Gene's Notes:

Mike is also a Vietnam combat veteran who served with the 1st Air Cavalry

Listen to Nue-ba-Den for his perspective.



When poor health limited his physical activity at age 12, Mike Morningstar turned to the guitar. He concentrated on learning the "flat-pick" style for the next three and a half years. In 1964 at 16 years of age, Mike kicked off his professional musical career when he joined a rhythm & blues/soul band, composed of mostly black artists.

The next eight years found Mike performing with both rock and soul bands until 1972 when he released his first recording. It was a 45 rpm called Buffalo Creek. The song (co-written with his brother, Steven) was in response to a disastrous flood in southern West Virginia caused by the collapse of a mine-tailings "gob-pile" dam. When the make-shift dam collapsed, a 25 foot wall of water and debris swept the Buffalo Creek Valley leaving 125 dead and 500 homeless.

The release of his first record was promoted with an eight concert tour of West Virginia as warm-up for nationally known rock artists, Black Oak Arkansas. The tour marked the debut of his career as a single entertainer and singer/songwriter.

For the past three decades, Mike has played music in nightclubs and pubs, at festivals and college campuses and as the opening act for many artists including: Doc Watson, Marshal Tucker Band, Vince Gill, "Spider John" Koerner, Paul Geremia, Pure Prairie League, Tom Wopat, Dan Seals, Mike Cross, John Hartford and the Goose Creek Symphony.

A self-produced cassette of 12 original songs was released in 1992, and in 1995, a second cassette was released of live recordings from four concert appearances at the Common Grounds Coffeehouse in Charleston, West Virginia. Called Common Grounds, the cassette includes six original songs and six covers by artists who influenced his music over the years.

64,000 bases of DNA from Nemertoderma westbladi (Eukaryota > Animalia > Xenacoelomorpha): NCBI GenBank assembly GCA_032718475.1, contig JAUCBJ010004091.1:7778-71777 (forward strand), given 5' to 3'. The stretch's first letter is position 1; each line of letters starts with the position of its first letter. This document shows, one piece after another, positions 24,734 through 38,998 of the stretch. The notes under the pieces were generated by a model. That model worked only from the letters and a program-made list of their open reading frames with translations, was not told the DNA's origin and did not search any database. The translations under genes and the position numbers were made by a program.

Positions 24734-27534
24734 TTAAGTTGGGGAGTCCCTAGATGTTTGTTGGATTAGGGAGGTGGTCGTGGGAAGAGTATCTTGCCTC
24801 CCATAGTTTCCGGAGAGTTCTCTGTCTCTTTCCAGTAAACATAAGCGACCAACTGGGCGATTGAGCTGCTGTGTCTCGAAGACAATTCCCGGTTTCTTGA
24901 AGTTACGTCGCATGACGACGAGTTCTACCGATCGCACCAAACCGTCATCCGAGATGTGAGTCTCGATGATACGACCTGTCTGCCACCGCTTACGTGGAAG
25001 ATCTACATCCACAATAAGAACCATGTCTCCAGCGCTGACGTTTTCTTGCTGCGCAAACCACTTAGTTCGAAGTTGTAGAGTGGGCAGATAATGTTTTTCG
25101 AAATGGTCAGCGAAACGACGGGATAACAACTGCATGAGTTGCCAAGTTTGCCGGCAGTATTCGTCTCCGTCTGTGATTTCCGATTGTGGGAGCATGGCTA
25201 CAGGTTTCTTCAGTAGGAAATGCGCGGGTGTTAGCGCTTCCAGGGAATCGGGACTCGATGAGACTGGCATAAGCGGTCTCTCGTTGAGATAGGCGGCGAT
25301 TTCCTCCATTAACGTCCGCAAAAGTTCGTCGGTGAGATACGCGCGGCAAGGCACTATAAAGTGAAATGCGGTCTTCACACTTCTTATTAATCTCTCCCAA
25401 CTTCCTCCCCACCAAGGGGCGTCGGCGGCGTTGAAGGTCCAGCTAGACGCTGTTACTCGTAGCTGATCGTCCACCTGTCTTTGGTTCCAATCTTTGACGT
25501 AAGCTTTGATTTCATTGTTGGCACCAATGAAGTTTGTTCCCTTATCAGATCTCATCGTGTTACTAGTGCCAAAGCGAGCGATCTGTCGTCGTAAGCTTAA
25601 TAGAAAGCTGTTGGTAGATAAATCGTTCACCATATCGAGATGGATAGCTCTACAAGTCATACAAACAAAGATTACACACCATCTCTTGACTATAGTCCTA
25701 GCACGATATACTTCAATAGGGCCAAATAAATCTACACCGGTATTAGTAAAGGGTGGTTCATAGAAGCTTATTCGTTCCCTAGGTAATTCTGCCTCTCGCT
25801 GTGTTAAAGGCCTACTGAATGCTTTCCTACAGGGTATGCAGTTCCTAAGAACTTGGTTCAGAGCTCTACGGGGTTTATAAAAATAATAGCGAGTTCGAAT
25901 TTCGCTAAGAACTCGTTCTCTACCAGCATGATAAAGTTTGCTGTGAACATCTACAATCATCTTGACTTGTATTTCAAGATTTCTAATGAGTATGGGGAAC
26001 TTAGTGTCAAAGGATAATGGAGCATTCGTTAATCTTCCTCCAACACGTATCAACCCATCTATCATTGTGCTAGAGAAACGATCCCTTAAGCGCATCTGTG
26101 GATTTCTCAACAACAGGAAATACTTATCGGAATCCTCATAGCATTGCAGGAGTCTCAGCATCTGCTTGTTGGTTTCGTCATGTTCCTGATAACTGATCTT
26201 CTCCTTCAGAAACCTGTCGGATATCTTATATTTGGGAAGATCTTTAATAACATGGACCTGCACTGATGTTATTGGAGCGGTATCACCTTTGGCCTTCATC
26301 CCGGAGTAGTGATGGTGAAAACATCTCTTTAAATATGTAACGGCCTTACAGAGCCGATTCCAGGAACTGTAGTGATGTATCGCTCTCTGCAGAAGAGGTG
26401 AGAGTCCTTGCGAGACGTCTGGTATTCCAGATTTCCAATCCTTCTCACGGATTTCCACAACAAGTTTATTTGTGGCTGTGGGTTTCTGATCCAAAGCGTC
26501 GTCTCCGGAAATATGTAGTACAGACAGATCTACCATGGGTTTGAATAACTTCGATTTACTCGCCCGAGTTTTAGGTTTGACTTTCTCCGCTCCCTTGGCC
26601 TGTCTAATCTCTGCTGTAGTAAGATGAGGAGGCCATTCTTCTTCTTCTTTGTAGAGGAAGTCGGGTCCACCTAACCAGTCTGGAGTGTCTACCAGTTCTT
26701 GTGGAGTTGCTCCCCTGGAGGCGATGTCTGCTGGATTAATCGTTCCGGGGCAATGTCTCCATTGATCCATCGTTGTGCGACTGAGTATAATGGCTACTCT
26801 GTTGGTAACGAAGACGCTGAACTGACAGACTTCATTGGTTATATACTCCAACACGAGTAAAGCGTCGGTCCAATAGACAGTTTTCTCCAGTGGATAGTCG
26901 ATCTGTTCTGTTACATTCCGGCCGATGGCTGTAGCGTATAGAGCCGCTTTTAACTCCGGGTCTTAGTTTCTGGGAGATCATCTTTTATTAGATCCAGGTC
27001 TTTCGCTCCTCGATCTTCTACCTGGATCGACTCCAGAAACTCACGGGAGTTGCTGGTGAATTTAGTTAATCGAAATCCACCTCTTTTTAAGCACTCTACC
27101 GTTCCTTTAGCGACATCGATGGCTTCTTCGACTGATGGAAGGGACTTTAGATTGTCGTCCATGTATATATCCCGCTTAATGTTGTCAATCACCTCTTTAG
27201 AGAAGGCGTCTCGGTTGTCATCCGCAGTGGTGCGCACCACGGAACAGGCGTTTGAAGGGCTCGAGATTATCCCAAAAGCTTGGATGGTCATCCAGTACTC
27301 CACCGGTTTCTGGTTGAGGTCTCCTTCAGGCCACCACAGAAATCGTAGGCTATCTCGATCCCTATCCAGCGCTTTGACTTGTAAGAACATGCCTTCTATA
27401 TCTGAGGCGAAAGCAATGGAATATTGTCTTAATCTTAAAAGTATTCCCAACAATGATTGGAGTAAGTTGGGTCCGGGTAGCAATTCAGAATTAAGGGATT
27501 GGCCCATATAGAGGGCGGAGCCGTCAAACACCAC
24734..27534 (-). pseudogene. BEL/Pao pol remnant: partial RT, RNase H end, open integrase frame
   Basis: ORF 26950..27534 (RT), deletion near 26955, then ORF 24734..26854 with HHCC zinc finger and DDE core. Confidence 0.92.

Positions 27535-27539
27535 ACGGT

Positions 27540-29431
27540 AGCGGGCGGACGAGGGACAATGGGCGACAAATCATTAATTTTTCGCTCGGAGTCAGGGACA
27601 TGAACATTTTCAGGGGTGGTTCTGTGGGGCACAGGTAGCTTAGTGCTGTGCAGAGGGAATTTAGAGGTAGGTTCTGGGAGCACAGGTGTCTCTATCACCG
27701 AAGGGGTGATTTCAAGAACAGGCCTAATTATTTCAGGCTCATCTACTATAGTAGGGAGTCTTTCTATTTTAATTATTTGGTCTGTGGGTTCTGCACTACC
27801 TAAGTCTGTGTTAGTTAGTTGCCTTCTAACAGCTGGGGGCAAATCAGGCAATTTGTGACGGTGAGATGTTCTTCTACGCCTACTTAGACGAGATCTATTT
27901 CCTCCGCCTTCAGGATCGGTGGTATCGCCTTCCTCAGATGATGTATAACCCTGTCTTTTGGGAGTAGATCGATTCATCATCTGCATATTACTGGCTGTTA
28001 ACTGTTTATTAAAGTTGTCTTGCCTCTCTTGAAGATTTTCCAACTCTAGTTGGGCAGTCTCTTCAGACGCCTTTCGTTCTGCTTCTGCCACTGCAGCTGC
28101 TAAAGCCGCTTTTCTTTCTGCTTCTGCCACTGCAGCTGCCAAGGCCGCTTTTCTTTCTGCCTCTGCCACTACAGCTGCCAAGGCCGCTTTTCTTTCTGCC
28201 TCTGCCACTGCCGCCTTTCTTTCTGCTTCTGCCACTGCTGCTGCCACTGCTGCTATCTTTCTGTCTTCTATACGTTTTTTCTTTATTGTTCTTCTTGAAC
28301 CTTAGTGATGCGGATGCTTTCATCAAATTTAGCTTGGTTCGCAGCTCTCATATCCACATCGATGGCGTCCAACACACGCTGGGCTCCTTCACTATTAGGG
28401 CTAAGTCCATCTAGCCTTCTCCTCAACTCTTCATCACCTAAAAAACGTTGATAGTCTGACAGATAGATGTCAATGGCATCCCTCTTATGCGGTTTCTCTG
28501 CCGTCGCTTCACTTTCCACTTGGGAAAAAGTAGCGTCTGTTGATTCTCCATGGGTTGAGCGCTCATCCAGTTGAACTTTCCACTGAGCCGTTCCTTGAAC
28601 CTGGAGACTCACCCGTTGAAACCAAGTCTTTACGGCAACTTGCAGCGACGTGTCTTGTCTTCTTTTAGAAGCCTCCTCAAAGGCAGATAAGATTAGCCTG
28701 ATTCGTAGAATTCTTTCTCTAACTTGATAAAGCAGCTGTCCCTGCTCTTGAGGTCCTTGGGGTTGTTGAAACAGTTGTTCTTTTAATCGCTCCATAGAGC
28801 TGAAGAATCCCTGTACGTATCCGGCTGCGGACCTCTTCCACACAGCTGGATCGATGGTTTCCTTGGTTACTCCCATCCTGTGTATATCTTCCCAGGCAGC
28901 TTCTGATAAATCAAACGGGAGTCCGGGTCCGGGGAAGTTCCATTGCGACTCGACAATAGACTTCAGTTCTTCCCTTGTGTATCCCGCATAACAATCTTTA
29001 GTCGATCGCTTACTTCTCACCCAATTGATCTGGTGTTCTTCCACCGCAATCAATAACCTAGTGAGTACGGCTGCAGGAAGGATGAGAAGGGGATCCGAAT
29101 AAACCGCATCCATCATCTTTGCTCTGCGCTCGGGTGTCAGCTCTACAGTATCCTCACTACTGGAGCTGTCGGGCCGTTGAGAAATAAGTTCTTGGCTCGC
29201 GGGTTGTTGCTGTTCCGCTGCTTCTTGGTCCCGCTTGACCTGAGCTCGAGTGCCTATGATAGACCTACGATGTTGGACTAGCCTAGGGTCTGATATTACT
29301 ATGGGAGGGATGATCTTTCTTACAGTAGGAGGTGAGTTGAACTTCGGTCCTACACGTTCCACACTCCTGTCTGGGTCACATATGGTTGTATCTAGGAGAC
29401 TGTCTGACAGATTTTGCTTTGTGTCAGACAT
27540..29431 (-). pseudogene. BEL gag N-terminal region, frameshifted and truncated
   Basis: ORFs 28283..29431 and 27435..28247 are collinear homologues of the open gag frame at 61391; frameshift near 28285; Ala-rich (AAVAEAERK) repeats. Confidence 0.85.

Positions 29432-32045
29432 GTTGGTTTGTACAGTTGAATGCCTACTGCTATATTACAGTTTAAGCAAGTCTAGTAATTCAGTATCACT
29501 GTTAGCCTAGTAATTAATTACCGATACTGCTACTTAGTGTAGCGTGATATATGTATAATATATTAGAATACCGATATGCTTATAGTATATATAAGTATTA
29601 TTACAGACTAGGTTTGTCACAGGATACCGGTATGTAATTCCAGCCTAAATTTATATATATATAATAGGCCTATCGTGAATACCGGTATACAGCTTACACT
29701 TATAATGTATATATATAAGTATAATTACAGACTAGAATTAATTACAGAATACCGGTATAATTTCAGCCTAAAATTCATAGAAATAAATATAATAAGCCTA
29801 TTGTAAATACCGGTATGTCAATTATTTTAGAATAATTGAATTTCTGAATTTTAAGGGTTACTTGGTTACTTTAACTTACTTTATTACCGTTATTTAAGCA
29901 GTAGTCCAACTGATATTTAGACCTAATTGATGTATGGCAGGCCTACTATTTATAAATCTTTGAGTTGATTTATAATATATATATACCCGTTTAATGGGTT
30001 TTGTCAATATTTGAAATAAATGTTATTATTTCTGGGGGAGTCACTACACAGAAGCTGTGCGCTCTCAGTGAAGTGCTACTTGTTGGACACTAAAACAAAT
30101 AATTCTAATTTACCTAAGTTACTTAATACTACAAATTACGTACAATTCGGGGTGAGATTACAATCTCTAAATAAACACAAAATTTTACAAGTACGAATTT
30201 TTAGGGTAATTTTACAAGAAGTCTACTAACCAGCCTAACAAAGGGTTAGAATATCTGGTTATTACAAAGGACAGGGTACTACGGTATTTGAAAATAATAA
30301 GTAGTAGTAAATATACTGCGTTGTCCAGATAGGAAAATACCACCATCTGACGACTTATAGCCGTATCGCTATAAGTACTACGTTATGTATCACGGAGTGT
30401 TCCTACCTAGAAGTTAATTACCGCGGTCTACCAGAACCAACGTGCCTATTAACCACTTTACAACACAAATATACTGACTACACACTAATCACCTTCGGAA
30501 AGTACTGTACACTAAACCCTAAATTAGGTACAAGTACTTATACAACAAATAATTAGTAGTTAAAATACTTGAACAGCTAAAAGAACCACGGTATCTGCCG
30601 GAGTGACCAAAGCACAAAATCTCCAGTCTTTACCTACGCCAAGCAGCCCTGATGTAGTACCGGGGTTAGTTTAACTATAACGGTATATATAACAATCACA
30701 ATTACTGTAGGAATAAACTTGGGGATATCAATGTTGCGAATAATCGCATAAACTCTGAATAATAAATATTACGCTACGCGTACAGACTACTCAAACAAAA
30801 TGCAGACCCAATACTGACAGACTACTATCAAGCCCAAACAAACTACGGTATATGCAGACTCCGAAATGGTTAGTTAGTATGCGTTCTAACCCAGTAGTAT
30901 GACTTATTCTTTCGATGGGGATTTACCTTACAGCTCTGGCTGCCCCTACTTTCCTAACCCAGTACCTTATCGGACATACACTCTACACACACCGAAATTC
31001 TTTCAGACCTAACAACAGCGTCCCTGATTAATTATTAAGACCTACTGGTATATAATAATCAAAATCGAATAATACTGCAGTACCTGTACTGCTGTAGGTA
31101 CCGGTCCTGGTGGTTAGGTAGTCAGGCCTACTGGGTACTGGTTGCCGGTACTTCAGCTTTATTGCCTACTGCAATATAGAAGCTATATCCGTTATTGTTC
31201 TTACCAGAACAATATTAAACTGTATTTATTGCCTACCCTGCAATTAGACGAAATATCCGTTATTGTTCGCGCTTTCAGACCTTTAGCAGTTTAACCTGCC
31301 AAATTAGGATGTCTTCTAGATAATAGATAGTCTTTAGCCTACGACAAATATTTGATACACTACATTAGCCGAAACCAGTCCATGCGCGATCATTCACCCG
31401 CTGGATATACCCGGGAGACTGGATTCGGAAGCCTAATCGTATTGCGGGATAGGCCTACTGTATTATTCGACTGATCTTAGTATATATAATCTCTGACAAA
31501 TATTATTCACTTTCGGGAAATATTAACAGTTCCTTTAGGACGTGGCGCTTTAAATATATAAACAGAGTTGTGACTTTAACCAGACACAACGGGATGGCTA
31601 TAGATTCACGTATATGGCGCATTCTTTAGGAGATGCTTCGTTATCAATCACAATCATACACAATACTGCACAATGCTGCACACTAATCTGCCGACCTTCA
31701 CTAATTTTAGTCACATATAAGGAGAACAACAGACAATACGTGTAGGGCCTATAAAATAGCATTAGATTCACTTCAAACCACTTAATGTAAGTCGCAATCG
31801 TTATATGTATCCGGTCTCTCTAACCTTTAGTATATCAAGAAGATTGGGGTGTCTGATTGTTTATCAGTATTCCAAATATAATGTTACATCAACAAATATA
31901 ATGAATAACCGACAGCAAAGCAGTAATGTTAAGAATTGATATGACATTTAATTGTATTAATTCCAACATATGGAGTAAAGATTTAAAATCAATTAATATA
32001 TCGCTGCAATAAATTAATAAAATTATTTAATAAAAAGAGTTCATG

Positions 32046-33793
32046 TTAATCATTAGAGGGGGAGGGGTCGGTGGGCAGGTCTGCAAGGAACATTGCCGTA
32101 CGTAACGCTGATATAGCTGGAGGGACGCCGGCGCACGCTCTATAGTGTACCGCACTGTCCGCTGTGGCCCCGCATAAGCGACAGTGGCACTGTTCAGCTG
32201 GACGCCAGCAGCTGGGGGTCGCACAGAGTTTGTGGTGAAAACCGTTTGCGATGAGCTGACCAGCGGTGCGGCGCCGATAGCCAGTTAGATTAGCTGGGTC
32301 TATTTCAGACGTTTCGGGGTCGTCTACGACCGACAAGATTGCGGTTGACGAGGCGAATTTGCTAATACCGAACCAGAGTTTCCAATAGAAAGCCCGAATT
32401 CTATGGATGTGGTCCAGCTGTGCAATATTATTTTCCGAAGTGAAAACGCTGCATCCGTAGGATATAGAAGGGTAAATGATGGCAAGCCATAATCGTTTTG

In 1993, Morningstar appeared on the nationally syndicated West Virginia Public Radio program, Mountain Stage, in a singer/songwriter concert featuring artists, bluesman John Hammond and American Indian songwriter Bill Miller. Mountain Stage provided the opportunity for Mike's music to be heard on over 160 National Public Radio affiliates across the country.

Morningstar receives an especially enthusiastic welcome when he plays his own creation, a homemade instrument, he calls the "electric hickory stick." (The instrument was developed from "a bad case of cabin fever.") It consists of a bowed piece of hickory limb with one string and an acoustic microphone. The pitch and tone are controlled by pushing and pulling on the stick and the result is a twangy, mountain, "jaw-harp, foot-stomping sound."

Common Grounds Plus 4 was released this past January (1998), which contains all the material from the Common Grounds album and four songs from Mike's first tape. As a tribute to the 26th Anniversary of the tragedy, the song Buffalo Creek is included on the CD.

I june's release of Mike's most recent project, Far Muse, takes his early country/folk roots to a new level of maturity and excellence. Playing 12-string guitar and harmonica and performing lead vocals, he joins forces with background vocalists, "Shirley Somewhere," and collaborates with several additional musicians to produce a multi-layered, richly textured recording of haunting beauty and poignancy. Lyrics of the Far Muse songs reveal the poet within Morningstar and his music vividly reflects their authentic imagery.


For bookings, tapes and CD's contact:


Mike Morningstar

Route 1, Box 159

Cox's Mill, West Virginia 26342


Back to Mike Morningstar's Official Site